Dr. Sarah Stender, with UCSF Fresno and Community Regional Medical Center’s pediatric department, is the Valley’s only board certified adolescent medicine physician. The years that can be most difficult for parents are also tough on teens themselves, she said, as they try to navigate huge physical and hormonal changes and increasing life stresses.
The World Health Organization counts depression as the leading cause of disability worldwide. “Yet in three years of the typical internal medicine residency there are zero minutes of required mental health training,” said Shawn Hersevoort, a psychiatrist with UCSF Fresno. “And the OB residents get zero minutes to learn how to medically manage the most dangerous time for a women to have psychosis or serious depression” after childbirth.
Skyrocketing mental health emergency calls over the last decade have led to a strong hospital advocacy for more collaboration with Community Medical Centers spearheading efforts to provide more resources before people reach the crisis stage.
Community Regional Medical Center, the high-risk pregnancy and birthing center for a five-county region, earned all three of Healthgrades® distinctions in maternity care this year.
The national ratings organization recognized the downtown Fresno hospital with the 2017 Healthgrades Gynecologic Surgery Excellence Award™, the 2017 Healthgrades Labor and Delivery Excellence Award™ and the 2017 Healthgrades Obstetrics and Gynecology Excellence Award™ for demonstrating superior outcomes in women’s healthcare services.
Officers Erik Sanders and Jeremy Demoss were nearing the end of their shift early Sunday morning when a frantic dad with his wife in labor pulled up near their patrol car and yelled for help.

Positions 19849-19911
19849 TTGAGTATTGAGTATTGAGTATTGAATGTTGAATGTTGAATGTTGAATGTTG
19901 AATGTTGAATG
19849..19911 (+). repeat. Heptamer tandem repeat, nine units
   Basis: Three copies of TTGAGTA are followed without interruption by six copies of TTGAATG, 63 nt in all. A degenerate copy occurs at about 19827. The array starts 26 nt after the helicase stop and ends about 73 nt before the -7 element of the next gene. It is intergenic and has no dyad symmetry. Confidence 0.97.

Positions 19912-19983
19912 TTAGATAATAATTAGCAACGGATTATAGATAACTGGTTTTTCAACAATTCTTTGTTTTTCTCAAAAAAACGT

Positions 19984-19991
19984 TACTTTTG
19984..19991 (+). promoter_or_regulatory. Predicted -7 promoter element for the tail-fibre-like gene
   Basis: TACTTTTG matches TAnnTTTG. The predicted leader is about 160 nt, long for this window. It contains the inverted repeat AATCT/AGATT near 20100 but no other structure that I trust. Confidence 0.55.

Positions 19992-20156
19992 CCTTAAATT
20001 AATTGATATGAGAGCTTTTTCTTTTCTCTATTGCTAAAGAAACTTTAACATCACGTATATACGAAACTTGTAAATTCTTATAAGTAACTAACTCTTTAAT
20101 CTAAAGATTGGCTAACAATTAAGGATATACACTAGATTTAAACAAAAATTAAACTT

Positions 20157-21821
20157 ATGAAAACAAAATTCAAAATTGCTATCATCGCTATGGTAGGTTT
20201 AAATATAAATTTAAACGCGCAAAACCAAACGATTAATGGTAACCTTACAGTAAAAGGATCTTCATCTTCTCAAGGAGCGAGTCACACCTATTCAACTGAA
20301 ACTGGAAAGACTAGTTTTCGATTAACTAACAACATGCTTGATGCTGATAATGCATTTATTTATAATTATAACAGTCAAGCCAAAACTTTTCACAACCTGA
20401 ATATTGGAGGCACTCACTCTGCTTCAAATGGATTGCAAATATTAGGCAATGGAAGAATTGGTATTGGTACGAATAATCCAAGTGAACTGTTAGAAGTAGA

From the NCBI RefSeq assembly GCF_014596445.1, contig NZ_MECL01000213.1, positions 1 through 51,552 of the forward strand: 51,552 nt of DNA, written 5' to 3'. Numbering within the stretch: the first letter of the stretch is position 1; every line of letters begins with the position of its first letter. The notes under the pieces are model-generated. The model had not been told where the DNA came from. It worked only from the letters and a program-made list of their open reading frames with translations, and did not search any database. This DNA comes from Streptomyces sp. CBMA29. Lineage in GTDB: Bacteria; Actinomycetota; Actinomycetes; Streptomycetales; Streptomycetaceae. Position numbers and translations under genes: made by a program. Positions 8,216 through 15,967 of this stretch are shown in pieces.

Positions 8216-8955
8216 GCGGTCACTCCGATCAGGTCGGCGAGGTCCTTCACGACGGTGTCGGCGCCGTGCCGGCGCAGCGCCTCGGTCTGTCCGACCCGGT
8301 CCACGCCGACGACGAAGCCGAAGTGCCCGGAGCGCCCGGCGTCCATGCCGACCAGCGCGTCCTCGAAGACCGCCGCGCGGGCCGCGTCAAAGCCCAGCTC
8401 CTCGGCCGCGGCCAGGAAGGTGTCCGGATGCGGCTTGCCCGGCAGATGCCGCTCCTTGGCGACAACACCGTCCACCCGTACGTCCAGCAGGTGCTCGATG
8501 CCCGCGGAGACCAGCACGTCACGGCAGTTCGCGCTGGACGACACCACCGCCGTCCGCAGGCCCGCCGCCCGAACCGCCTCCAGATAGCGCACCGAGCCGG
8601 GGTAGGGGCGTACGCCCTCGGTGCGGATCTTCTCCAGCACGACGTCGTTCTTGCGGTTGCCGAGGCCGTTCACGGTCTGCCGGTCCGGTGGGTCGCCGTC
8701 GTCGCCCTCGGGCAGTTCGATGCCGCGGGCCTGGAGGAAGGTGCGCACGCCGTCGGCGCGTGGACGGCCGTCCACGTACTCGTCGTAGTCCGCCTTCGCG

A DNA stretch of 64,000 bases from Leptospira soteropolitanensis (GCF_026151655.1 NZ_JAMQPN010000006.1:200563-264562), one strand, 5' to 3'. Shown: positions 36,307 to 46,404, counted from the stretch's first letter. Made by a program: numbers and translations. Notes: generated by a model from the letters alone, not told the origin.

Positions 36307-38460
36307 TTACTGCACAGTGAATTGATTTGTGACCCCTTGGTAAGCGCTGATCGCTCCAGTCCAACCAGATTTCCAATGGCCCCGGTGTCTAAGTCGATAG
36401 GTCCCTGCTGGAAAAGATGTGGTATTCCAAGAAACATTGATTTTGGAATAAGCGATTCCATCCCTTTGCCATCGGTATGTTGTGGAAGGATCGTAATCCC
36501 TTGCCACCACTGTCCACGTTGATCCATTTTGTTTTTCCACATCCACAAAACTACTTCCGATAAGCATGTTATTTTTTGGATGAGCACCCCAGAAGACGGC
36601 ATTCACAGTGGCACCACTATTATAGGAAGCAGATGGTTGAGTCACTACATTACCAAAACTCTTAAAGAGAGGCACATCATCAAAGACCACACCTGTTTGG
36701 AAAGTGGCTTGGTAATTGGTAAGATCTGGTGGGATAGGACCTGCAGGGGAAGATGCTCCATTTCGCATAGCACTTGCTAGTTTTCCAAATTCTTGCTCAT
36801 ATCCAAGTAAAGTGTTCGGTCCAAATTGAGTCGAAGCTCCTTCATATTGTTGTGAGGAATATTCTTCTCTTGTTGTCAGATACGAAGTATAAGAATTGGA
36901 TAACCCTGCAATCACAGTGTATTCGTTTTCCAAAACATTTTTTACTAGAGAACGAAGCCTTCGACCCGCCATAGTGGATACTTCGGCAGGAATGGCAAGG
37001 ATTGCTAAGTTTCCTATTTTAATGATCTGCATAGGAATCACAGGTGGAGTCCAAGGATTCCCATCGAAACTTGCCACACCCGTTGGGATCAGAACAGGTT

The Valley’s largest healthcare provider is honored as a national leader in driving employee engagement
Community Medical Centers has been awarded The Advisory Board Company’s 2017 Workplace of the Year Award for the fourth consecutive year. The annual award recognizes hospitals and health systems nationwide that have outstanding levels of employee engagement.
There was applause and cell phone cameras clicking as the last steel beam was lifted to the top of the three-story shell of what will soon be Community Medical Centers’ $68 million, 100,000-square-foot comprehensive cancer and research facility. The regional treatment and research center opens in 2018 on the Clovis Community Medical Center campus adjacent to Highway 168.
Community Regional Medical Centers partnered with Birney Elementary School to get kids moving, reading and dreaming. Over the past two years, the hospital has donated sports equipment, books and academic incentives, and sponsored a field trip to expose students to healthcare careers.
Birney sits in the heart of Fresno. Among its 850 students, nearly a third are English learners and 96% are eligible for free or reduced price meals, a marker of poverty. More than half of Birney’s students do not meet state standards in language arts or math proficiency.
Caring for Central Valley families requires more than just medical care. It means investing to attract the brightest medical minds, to expand horizons for children and to enhance support for patients. Last year, Community Medical Centers provided $214 million in uncompensated care, medical education, outreach and patient support services to create a healthier Valley for us all.
Debbe Magnusen, founder of Project Cuddle, a Los Angeles-based nonprofit dedicated to saving babies’ lives, turned to Fresno Heart & Surgical Hospital to save her own life.
Magnusen’s Project Cuddle is well-known in Hollywood circles and among Oprah Winfrey show watchers for its work in preventing infant abandonment by helping pregnant women find shelter, medical care and families to adopt their babies. Her savior, as she calls him, Dr. Kelvin Higa, is just as well known among bariatric surgeons.
Community Medical Centers is rolling out a new software system this month that uses "eyeprint" technology to enhance patient safety. RightPatient software integrates with Community’s electronic medical record system and uses a patient's unique iris pattern, or eyeprint, to quickly and accurately match the patient to his/her medical record.
In future years, when families start moving into the 30,000 homes planned for construction in southeast Madera County, Community Medical Centers will be there to meet the growing healthcare need.